It provides a campus-like environment of 330,000 square metres marketed for high-technology enterprises. It is designed to accommodate companies of all sizes and stages of development and to promote interaction and innovation at both local and global level.
The park is administered by the Hong Kong Science and Technology Parks Corporation, a statutory body established in 2001.
The IEEE Alexander Graham Bell Medal is an award honoring "exceptional contributions to the advancement of communications sciences and engineering" in the field of telecommunications. The medal is one of the highest honor awarded by the Institute of Electrical and Electronics Engineers for achievements in telecommunication sciences and engineering.
It was instituted in 1976 by the directors of the world's largest professional society, the Institute of Electrical and Electronics Engineers (IEEE), commemorating the centennial of the invention of the telephone by Alexander Graham Bell. The award is presented either to an individual, or to a team of two or three persons.The institute's reasoning for the award was described thus:
The invention of the telephone by Alexander Graham Bell in 1876 was a major event in electrotechnology. It was instrumental in stimulating the broad telecommunications industry that has dramatically improved life throughout the world. As an individual, Bell himself exemplified the contributions that scientists and engineers have made to the betterment of mankind.
Recipients of the award receive a gold medal, bronze replica, certificate, and an honorarium.
The initially called Morris Liebmann Memorial Prize provided by the Institute of Radio Engineers (IRE), the IEEE Morris N. Liebmann Memorial Award was created in 1919 in honor of Colonel Morris N. Liebmann. It was initially given to awardees who had "made public during the recent past an important contribution to radio communications". The award continued to be awarded as the IEEE Morris N. Liebmann Memorial Award by the Board of Directors of the Institute of Electrical and Electronics Engineers (IEEE) after the IRE organization merged into the IEEE in 1963. The scope was changed to "for important contributions to emerging technologies recognized within recent years". After 2000, the award was superseded by the IEEE Daniel E. Noble Award.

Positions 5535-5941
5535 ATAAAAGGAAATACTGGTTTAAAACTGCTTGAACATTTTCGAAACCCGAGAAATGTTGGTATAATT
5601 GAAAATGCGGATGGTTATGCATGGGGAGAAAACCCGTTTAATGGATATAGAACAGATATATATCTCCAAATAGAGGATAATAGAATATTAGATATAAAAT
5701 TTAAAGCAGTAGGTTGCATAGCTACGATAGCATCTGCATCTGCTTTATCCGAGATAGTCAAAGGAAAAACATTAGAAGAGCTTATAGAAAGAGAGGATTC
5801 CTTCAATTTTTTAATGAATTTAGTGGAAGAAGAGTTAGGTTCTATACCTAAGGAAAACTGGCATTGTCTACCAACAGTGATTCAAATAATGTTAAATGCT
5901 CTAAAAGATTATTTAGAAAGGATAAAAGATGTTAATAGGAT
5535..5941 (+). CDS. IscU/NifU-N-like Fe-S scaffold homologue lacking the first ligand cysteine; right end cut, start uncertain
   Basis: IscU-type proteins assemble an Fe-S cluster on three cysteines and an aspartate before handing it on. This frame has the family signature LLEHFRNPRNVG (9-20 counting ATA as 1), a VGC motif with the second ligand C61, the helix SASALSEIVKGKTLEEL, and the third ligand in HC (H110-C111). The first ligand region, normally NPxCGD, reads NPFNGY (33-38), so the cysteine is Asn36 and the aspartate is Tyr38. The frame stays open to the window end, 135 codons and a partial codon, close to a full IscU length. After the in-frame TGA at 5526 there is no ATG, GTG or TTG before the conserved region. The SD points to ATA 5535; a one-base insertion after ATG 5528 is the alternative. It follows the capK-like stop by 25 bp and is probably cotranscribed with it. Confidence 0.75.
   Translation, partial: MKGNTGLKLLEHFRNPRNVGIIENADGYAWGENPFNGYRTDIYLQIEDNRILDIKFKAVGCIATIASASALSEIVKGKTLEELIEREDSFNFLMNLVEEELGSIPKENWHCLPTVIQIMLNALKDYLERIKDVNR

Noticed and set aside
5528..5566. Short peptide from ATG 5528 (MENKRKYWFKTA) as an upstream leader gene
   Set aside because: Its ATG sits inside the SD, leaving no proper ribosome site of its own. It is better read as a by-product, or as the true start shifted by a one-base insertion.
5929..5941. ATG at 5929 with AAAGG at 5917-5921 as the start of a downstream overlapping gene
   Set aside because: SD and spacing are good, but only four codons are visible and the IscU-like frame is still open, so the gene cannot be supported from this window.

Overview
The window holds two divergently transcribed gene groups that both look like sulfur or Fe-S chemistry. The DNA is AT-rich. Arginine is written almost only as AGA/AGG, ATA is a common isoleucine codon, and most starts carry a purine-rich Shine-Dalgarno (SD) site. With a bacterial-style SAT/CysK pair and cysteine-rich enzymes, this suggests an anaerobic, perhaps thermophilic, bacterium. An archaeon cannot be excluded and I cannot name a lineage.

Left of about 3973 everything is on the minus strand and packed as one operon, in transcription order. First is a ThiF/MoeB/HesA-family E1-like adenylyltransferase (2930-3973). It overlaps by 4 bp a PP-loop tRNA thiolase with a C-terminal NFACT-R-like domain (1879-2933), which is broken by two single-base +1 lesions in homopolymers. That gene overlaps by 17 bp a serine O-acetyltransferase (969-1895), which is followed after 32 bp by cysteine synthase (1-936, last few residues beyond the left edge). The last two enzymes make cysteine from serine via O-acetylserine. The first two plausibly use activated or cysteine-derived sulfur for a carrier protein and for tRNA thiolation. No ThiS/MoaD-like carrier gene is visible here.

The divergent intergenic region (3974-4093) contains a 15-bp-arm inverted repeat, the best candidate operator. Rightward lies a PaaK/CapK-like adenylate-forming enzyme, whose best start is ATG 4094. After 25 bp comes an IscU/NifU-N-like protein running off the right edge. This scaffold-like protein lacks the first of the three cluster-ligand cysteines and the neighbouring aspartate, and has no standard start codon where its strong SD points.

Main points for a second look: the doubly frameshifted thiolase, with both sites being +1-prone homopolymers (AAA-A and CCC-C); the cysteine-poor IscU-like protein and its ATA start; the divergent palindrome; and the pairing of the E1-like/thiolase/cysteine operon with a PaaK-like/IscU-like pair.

The James C. McGroddy Prize for New Materials is a prize that has been awarded annually by the American Physical Society since 1975, but was only given that name following its endowment by IBM in 1999. Prior to that it was known as the International Prize for New Materials. The recipients are chosen for "Outstanding achievement in the science and application of new materials". The prize is named after James C. McGroddy, himself a winner of APS's George E. Pake Prize in 1995, and comes with a cash award of $10,000.